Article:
* News Corp spinoff to replace Apollo Group in S&P 500
* Tesla unveils battery pack swap, shares rise
* Oracle slides before market open after results miss
* Indexes: Dow, S&P up 0.5 pct, Nasdaq flat
By Rodrigo Campos
NEW YORK, June 21 U.S. stocks edged higher at
the open on Friday, bouncing back from a two-day selloff
triggered by concern over the future of central bank stimulus,
but major indexes were still on track to post sharp losses for
A sharp drop in Oracle shares offset kept the Nasdaq
Composite little changed.
Share prices had slumped since Wednesday, when Federal
Reserve Chairman Ben Bernanke laid out the Fed's plans to pull
back on its $85 billion in monthly asset purchases.
Volatility, which has spiked since May 22 when Bernanke
first hinted that the Fed may begin to rein in its stimulus
measures, is expected to continue. The CBOE Volatility Index
, a gauge of anxiety on Wall Street, jumped 23 percent on
Thursday to 20.49, the first time this year it closed above 20.
"While volatility is going to remain high, the market next
week will move to a consolidation phase," said Peter Cardillo,
chief market economist at Rockwell Global Capital in New York.
"We'll bounce around 1,575/1,600 (on the S&P 500) as a
recovery stage begins to take hold."
Cardillo pointed to the quarterly expiration and settlement
of June equity options and futures contracts on Friday as
another volatility trigger for the trading session.
About $14 billion is expected to change hands in index
rebalancing-related trading towards the session's close,
according to Credit Suisse, which could compound volatility.
The Dow Jones industrial average rose 72.25 points or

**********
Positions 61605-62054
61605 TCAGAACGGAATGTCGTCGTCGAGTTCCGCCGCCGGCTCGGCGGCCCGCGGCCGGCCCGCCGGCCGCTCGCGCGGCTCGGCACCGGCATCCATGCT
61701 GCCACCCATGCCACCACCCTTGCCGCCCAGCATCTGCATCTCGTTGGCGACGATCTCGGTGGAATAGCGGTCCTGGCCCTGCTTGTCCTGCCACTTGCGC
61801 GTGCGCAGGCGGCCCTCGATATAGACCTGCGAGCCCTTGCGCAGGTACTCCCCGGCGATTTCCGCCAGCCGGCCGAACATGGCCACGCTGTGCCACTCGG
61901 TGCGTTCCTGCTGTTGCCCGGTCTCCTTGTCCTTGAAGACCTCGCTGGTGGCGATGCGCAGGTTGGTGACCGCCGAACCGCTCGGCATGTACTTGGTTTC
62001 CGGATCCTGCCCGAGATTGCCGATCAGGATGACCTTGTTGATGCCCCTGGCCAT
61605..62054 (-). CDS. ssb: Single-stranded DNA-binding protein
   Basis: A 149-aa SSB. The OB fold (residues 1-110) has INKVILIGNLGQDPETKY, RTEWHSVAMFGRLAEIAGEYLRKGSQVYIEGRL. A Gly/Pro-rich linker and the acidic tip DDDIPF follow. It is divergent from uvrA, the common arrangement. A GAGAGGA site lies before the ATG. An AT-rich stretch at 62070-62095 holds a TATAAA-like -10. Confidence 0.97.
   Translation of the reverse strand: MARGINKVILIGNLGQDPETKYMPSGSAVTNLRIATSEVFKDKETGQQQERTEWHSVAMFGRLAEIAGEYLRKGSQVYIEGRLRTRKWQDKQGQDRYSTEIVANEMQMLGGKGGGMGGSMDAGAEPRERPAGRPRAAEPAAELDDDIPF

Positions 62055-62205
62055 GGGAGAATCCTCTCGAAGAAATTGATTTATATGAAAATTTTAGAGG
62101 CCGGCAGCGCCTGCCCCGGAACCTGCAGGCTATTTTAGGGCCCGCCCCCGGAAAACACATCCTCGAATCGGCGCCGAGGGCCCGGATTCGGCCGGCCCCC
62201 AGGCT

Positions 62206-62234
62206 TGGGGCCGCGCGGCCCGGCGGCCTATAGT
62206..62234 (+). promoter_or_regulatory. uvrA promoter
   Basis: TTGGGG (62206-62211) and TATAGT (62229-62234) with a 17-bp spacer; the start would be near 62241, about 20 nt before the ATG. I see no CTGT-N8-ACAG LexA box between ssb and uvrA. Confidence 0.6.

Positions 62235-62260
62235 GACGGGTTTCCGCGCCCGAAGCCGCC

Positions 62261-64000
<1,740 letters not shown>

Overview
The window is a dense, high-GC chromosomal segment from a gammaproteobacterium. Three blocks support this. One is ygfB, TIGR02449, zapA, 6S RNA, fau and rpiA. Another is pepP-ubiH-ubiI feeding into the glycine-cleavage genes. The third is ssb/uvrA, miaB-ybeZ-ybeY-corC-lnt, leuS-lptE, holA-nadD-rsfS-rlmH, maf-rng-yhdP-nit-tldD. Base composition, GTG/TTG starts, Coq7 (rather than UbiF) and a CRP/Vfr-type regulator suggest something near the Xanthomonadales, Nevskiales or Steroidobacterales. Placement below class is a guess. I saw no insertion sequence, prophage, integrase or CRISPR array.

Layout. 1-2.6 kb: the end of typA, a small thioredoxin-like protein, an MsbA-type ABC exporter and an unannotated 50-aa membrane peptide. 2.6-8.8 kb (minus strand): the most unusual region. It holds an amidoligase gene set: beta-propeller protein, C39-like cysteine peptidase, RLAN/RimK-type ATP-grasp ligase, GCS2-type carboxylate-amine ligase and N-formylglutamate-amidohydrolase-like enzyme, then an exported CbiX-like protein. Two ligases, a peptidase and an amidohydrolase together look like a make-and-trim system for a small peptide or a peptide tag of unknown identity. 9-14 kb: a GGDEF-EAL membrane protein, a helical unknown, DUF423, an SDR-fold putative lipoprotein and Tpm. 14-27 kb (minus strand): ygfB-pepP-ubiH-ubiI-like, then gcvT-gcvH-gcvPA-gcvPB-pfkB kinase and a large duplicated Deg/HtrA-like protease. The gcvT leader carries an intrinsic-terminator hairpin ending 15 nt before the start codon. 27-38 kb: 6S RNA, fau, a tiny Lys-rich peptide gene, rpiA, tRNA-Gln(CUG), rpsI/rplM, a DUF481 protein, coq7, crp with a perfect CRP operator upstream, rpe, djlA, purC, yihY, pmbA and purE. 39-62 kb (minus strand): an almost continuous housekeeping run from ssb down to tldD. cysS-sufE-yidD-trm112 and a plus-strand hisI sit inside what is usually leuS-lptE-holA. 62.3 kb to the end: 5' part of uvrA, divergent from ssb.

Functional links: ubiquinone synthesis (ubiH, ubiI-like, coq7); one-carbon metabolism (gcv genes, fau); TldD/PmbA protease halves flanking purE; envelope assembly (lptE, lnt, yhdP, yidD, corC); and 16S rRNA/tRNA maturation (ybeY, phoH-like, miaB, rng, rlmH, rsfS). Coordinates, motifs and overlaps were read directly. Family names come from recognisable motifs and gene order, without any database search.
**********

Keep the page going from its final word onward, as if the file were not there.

0.49 percent, to 14,830.57, the S&P 500 gained 8.44
points or 0.53 percent, to 1,596.63 and the Nasdaq Composite
added 1.47 points, or 0.04 percent, to 3,366.1.
The S&P was down almost 2 percent for the week. The largest
weekly decline so far this year is 2.12 percent.
Facebook shares rose 2.5 percent to $24.49. UBS
raised its rating on the stock to "buy" from "neutral."
Oracle Corp dropped 9.4 percent to $30.11 a day
after the tech giant missed expectations for software sales and
subscriptions for a second straight quarter.
Tesla Motors rose 1.4 percent to $102.04 after the
electric car maker unveiled a system to swap battery packs in
about 90 seconds in a move to overcome fears about driving
S&P Dow Jones Indices said Thursday that News Corp's
spinoff News Corp will replace Apollo Group
in the S&P 500. The old News Corp, which is changing
its name to 21st Century Fox, will remain in the S&P
500. The change is effective after the close of trading Friday,
June 28. Apollo shares edged 0.4 percent lower to $19.66.
China's central bank faced down the country's cash-hungry
banks on Friday, letting interest rates spike as it increased
pressure on banks to curb rampant informal lending and
speculative trading. Some worry that its approach could
backfire, creating the potential for defaults and gridlock in
the money markets of the world's second-largest economy.